Samuel Karanja Kamau, the owner of the six-storey building in Kenya that collapsed in April, killing dozens has been charged by Kenyan police with 52 counts of manslaughter and five other counts related to the building’s construction. He denied all the charges Tuesday.
The six-storey building in Huruma, a poor neighborhood in the city, was constructed near a river and had been condemned by the authorities but it is unclear why it remained occupied.
It tumbled down in a heavy downpour on the night of April 29. The disaster was the latest of its kind in a rapidly expanding city where enforcement of construction codes is lax and violations are rarely punished. Several other buildings in Nairobi have collapsed in recent years although with fewer deaths.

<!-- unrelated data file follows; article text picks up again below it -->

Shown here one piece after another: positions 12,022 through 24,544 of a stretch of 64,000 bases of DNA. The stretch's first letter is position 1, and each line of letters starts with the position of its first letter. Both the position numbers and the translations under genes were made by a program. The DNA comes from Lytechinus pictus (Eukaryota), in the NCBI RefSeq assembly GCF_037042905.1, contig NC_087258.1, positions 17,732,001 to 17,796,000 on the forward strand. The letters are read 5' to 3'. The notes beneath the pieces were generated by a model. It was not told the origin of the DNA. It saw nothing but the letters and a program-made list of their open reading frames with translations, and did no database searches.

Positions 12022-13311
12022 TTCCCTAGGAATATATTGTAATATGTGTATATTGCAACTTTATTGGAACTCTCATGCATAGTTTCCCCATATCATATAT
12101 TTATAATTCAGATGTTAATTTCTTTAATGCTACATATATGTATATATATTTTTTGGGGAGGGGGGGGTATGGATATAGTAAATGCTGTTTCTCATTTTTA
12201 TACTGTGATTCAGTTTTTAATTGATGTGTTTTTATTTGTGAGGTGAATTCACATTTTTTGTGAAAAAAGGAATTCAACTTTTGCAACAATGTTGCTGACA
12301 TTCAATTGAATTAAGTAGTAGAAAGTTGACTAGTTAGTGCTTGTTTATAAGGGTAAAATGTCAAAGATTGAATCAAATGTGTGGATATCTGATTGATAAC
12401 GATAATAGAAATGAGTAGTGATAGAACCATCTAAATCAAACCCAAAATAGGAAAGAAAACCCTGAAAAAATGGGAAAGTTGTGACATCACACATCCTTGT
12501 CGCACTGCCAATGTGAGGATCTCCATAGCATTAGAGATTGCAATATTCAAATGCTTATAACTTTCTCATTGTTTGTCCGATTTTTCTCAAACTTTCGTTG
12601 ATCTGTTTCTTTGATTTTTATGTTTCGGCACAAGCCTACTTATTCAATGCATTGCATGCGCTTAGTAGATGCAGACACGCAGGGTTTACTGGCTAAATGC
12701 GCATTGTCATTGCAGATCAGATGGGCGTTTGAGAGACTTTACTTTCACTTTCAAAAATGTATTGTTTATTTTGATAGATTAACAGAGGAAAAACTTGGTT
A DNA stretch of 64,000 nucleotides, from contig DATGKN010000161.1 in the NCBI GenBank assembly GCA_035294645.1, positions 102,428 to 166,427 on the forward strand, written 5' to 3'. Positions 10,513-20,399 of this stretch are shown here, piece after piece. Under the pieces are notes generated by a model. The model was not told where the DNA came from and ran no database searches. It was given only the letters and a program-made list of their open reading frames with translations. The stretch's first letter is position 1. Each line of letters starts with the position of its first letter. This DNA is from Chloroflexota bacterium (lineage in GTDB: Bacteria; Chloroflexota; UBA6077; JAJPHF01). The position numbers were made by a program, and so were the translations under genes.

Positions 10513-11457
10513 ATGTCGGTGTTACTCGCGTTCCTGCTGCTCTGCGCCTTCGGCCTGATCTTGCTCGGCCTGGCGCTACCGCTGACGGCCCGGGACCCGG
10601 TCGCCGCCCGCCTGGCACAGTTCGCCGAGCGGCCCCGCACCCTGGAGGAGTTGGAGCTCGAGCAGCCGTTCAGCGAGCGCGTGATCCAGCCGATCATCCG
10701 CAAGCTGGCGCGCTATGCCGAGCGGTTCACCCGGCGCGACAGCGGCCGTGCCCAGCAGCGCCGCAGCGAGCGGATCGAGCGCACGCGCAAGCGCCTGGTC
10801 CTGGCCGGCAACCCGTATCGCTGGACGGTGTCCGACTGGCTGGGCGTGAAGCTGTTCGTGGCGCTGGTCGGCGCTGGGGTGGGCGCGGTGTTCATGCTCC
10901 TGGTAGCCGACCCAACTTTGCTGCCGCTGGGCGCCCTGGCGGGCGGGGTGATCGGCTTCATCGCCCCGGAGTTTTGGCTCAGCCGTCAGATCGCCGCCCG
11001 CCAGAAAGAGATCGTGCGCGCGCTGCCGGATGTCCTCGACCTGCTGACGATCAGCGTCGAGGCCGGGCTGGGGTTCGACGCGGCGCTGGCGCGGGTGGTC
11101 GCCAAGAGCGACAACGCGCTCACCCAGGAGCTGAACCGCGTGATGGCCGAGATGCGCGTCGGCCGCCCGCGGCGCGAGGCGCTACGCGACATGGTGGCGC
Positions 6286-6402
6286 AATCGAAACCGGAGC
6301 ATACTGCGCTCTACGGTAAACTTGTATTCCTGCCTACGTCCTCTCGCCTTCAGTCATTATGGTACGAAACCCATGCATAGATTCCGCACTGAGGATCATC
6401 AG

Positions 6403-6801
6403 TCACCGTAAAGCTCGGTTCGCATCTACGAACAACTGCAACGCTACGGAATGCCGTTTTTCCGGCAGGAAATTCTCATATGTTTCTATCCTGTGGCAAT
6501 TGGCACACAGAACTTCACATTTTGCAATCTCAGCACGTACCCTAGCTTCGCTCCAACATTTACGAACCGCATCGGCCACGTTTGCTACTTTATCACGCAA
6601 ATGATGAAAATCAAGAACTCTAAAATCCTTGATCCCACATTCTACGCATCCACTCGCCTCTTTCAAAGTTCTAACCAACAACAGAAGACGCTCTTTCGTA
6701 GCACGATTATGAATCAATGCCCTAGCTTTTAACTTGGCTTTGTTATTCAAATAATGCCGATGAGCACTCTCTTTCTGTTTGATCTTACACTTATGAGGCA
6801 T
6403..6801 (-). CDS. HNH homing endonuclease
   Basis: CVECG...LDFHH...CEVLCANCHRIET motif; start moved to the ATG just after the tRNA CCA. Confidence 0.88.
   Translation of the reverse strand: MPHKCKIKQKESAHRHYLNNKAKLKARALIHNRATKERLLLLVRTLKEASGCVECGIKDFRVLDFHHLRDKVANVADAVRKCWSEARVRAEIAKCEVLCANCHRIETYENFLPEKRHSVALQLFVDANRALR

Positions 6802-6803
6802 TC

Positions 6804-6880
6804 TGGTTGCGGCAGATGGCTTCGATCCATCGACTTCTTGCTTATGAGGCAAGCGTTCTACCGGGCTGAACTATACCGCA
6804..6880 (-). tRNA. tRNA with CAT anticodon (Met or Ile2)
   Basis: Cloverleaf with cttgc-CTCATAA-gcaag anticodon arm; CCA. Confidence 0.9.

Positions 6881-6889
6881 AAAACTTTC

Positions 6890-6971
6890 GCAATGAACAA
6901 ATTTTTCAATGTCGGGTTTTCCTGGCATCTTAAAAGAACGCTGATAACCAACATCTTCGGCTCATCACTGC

The five other people accused in the collapse were not in court, and arrest warrants were issued for two of them after the prosecution said they failed to report to the police.
With housing in high demand in Nairobi, some developers are accused of bypassing regulations to cut costs and maximize profits. Nairobi has been in the middle of a building boom for some years but the quality of materials used and speed of construction have sometimes been called into question.
The growing middle class has triggered an explosion in demand for housing and a rise in real estate prices in the east African capital.
The Lagos State government in May 2016, following series of building collapse in the state especially one at the Lekki Gardens declared zero tolerance on man-induced collapse of building. Stating that contractors and owners will be equally liable and will be prosecuted to the full extent of the law.